Fashion magazines are best read in a language you don't understand – Laura Waddell

Am I finally shedding my pandemic shell?

Fashion magazines are not for everyone (Picture: Don Emmert/AFP via Getty Images)
Fashion magazines are not for everyone (Picture: Don Emmert/AFP via Getty Images)

The closed shutters added much to the sense of disruption and doom at the time, but a while has now passed since hairdressers and barbers first re-opened after lockdown. I imagine on opening day they were besieged by talking fringes, those unable to get their hands on hair-cutting scissors (at one point, like many personal care items, they were sold out everywhere online), desperate for assistance in shedding reams of vision-restricting overgrowth.

As the wait for personal grooming services stretched on beyond the point of simply styling it out, the disruption to haircare, depending on disposition, was as frustrating as it could be liberating. And although, through those strange months, my own hair left to its own devices grew so long and wavy I sometimes felt I might drown in it, the apocalyptic feeling in the air translated, on my social media streams, into a lot of homemade bleach jobs and ‘f*** it’ buzz cuts.

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For me, it was a Covid spring of DIY dyeing pastel streaks in my hair. With nothing to do on those unseasonably hot, unsettlingly silent days as one week of national lockdown stretched into many, the project was welcome distraction. The first step was the pleasure of poring intently over colour charts of pinks and purples before settling on a variant of peach.

With nowhere to go but one permitted trot around the block, I put on a silver-coloured dress and took photographs of my new hair contrasted against it. It sounds a little bleak in the retelling, but it’s a happy memory – in a dark time, a welcome wisp of colour. After that last-ditch grasp at zest, I gave up trying.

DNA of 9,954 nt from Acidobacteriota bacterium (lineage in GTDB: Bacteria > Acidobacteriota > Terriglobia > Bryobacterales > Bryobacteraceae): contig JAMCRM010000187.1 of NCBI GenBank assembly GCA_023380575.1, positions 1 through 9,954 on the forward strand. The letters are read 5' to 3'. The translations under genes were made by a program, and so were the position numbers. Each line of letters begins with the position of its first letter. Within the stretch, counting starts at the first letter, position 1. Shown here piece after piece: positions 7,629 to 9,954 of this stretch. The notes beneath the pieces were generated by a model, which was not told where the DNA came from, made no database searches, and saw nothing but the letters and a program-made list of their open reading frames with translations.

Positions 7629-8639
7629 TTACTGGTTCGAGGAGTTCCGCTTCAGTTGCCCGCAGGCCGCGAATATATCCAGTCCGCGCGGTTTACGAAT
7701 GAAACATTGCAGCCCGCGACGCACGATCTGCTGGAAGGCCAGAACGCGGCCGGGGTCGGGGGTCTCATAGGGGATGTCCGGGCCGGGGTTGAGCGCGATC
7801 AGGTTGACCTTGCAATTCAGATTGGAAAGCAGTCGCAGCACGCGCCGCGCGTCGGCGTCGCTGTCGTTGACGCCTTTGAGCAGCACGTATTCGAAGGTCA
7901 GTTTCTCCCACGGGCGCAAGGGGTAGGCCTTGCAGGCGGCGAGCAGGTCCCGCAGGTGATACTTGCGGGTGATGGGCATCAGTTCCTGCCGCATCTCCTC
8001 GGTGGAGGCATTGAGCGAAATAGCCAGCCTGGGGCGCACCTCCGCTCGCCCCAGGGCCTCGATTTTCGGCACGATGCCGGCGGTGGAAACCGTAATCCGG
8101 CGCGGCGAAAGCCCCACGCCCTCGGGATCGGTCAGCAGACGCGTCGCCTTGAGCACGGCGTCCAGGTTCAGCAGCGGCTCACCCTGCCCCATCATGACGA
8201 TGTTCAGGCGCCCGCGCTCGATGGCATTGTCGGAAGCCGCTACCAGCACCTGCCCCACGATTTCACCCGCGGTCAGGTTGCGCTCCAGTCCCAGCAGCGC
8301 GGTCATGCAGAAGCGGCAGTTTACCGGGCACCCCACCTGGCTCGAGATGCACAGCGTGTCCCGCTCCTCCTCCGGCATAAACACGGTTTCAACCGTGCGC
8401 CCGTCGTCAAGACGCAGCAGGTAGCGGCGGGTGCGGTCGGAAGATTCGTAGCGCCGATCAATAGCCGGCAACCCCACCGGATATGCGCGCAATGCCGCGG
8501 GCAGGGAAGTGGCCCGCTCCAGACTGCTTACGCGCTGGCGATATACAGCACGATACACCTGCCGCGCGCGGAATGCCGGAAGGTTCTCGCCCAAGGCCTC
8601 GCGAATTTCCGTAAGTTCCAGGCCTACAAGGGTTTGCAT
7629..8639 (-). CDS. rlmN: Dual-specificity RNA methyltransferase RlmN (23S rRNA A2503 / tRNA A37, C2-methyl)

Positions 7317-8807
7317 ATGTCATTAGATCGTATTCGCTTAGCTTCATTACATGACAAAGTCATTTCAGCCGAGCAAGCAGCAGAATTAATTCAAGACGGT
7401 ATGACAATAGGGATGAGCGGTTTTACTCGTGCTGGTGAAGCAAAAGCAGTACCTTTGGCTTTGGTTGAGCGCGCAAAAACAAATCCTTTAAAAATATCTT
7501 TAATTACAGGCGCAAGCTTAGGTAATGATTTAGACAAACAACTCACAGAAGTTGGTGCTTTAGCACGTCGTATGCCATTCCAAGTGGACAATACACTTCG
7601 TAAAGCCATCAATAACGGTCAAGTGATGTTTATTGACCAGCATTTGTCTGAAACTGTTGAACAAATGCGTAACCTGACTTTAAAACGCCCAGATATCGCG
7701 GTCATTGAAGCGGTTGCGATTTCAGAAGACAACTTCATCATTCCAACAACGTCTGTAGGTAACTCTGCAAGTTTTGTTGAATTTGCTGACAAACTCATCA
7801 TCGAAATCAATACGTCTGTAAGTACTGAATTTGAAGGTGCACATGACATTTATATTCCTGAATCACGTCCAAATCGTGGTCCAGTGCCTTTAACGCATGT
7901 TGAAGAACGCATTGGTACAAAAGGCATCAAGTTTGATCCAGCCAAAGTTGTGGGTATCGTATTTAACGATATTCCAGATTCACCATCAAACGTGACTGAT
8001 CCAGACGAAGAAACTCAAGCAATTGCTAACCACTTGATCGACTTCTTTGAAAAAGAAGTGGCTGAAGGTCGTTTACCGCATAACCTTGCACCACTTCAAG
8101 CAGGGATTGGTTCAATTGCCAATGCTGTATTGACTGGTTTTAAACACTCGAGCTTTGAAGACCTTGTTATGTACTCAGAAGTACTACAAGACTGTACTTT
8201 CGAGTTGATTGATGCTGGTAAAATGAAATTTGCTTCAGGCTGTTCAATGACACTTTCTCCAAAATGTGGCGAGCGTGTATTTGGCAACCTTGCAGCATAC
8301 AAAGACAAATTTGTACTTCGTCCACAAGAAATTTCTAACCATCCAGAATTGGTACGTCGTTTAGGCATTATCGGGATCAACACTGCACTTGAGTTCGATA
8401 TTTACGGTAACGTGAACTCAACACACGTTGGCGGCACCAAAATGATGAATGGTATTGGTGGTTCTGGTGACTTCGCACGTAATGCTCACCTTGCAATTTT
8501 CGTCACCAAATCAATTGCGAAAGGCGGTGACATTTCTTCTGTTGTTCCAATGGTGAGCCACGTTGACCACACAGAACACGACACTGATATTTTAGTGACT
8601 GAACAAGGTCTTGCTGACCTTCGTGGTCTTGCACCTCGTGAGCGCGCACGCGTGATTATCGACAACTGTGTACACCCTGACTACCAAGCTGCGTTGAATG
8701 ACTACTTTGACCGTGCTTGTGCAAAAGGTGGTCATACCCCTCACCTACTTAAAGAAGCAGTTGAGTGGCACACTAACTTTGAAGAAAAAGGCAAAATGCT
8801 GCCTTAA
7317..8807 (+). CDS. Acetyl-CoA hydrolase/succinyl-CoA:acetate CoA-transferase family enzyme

One benefit of a recent home reorganisation is that I keep unearthing things I had forgotten I owned. Digging through the layers of assorted clutter, I find hints of former lives. Watches that need new batteries. Eye shadow palettes I forgot I had purchased, trying to liven up dutiful work trips via duty free. Trying things on again feels like play; a way to try out my post-pandemic social face, made up of the rearranged bits and pieces of who I was before. This is the joy of transformation.

However, it has taken longer than I anticipated to slough off the post-lockdown fashion lethargy. Covid fashion is a lot like depression fashion. The ‘what’s the point?’ sweatpants and hoodies. The grudging one-step-up of elasticated waistbands. Why ever again be swaddled in anything other than soft, fleece-lined fabric? It’s only now, over a year since bars and restaurants have re-opened and a regular social life is back on the agenda, that I actually feel like going out in the evenings, and dressing for enjoyment once again.

While always drawn to a bold look I am not, by any means, a follower of the world of fashion. Feeling a desire to look at beautiful, frivolous objects I by no means can afford to buy, I bought a magazine for a couple of quid.

It reminded me why I don’t warm to much fashion writing. You know the kind I mean: a patronising, hectoring tone. The handing down of this rule and that for the season ahead, as though all the readers were nodding dogs awaiting instruction. The implication there is only one correct way to do things, whether it be wearing a scarf in June or anything else.

To avoid feeling like I am in an all girls’ school being pulled up by snobby prefects for the length of my socks, I have resolved to only buy fashion magazines in languages I can’t read.

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